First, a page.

Our house looks like it’s been burgled. It’s not standard family mess this time, no. There’s an empty TV bracket on the wall opposite the sofa and empty picture hooks above the fireplace. It’s gloomy, unloved and stark, it’s not a good look! Well, we haven’t been burgled but there’s a bit of a tale here.
The easier one to explain is the empty TV bracket. One quiet evening last week an acrid burning smell came from the TV. We quickly switched it off and googled it. No, we didn’t grab a fire blanket or even an air freshener, we hit the interweb. Such is modern life.
Within minutes we had established that our TV had been subject to a Sony recall six years ago. We rang Sony, they promised action within 24 hours, and only a mere six days later (a-hem) the set was picked up and whisked away for a grand audience with an Approved Sony Engineer. The collection guy said it would take “AAAAAges!” We have a shiny receipt in its place. It’s not much to look at on an evening.
Leeds Picture Library
The empty picture hooks are the former home of a fine work of art which we really loved. It was loaned to us for a year from the Leeds Picture Library at Leeds Art Gallery. We never paid much attention to the name of the artist and I never took a note of it, but the picture grabbed us and we didn’t want to change it during our year of membership. The landscape brought the outside in and brightened our sitting area.
The problem with the painting was the fact we became so attached to it, and we knew we couldn’t keep it. Membership of the library was about £50 per year. We could have renewed our loan of this painting but the fact we couldn’t own it was starting to really grate on us. We couldn’t find another large painting that we liked in the library because there was a bit too much of abstract art and that’s not our style. Another problem was the glass in the library picture frames which was normal glass and not anti-glare, this posed a problem with our light fitting which reflected in it really badly.
So my search for a new painting has begun. I want a lovely landscape by a local artist and I want an original. I want to see brush strokes and light reflecting off texture. OK, you think it’s an expensive dream but I’ve been inspired by the fabulous story of Tim Sayer (pictured), an art collector who breaks the stereotype of art collectors. He’s no millionaire with a yacht and six houses. He’s closer to my strata of society because on a humble BBC salary he collected thousands of original artworks for his own enjoyment. He’s now donating the whole collection to the Hepworth Gallery in Wakefield. But for me the interesting part of the story is how he afforded it. He said he either asked for a discount or he paid in instalments, sometimes both. (He also doesn’t have children but I won’t sell mine to pay for a painting, despite the temptation).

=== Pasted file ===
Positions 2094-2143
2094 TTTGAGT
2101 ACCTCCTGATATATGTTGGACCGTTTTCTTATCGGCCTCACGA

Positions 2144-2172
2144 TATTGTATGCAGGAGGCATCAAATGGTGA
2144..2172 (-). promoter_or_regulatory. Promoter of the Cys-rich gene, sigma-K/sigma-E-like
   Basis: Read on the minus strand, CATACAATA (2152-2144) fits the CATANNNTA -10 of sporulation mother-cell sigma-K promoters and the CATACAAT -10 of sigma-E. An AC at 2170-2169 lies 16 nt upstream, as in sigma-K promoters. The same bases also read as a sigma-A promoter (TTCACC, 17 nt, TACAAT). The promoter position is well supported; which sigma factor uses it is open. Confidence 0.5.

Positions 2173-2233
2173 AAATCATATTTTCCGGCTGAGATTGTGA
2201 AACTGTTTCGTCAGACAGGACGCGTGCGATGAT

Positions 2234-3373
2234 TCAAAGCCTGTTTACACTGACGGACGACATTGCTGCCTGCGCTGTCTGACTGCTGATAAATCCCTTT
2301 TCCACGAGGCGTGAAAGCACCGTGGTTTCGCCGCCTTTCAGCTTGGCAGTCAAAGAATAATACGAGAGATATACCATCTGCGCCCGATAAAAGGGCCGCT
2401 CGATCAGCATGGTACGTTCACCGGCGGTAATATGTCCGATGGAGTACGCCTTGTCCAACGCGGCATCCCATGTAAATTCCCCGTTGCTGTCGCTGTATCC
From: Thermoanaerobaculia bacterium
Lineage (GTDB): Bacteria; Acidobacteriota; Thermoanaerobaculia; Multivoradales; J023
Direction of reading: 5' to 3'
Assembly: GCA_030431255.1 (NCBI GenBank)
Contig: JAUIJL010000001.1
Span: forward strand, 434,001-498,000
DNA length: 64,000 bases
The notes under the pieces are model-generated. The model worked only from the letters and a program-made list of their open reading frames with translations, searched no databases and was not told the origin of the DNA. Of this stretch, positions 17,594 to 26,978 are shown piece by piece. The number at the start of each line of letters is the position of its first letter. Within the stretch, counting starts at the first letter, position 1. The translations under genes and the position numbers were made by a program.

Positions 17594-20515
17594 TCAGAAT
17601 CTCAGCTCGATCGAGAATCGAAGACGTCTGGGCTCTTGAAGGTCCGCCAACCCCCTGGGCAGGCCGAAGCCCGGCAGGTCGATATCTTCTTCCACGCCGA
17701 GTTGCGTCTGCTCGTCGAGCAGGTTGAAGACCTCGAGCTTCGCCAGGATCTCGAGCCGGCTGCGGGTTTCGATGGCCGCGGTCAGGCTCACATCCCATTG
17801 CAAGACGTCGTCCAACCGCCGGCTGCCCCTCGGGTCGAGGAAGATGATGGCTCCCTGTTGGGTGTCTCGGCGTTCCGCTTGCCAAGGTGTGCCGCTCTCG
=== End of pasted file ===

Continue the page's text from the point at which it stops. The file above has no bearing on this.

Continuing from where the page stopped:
With a little research I found that the Arts Council have an interest-free loan scheme called “Own Art”. Some galleries are very good at promoting this scheme. And the artists themselves do not price unreasonably. You don’t just pay for skill and beauty, you pay for reputation. The more exhibitions in grander galleries that an artist has shown in, the more their paintings are worth.
I’m starting my picture search by getting to know the work of artists through the annual event North Yorkshire Open Studios. Every few years, over two weekends in the spring, it’s possible to visit artists in their own studios, meet them and see their work and their ongoing projects. Entry is free. You’ll be surprised to find how thick on the ground professional artists are. We found half a dozen only two streets away from our home! Not all are painters. Last time we also visited paper cutters, ceramic sculptors, wire sculptors, wood turners and stained glass artists. The next NYOS event will be June 2017 but I’m planning on finding other galleries to visit before then.
The search is on! What’s the story behind the pictures on your wall? Let me know in the comments.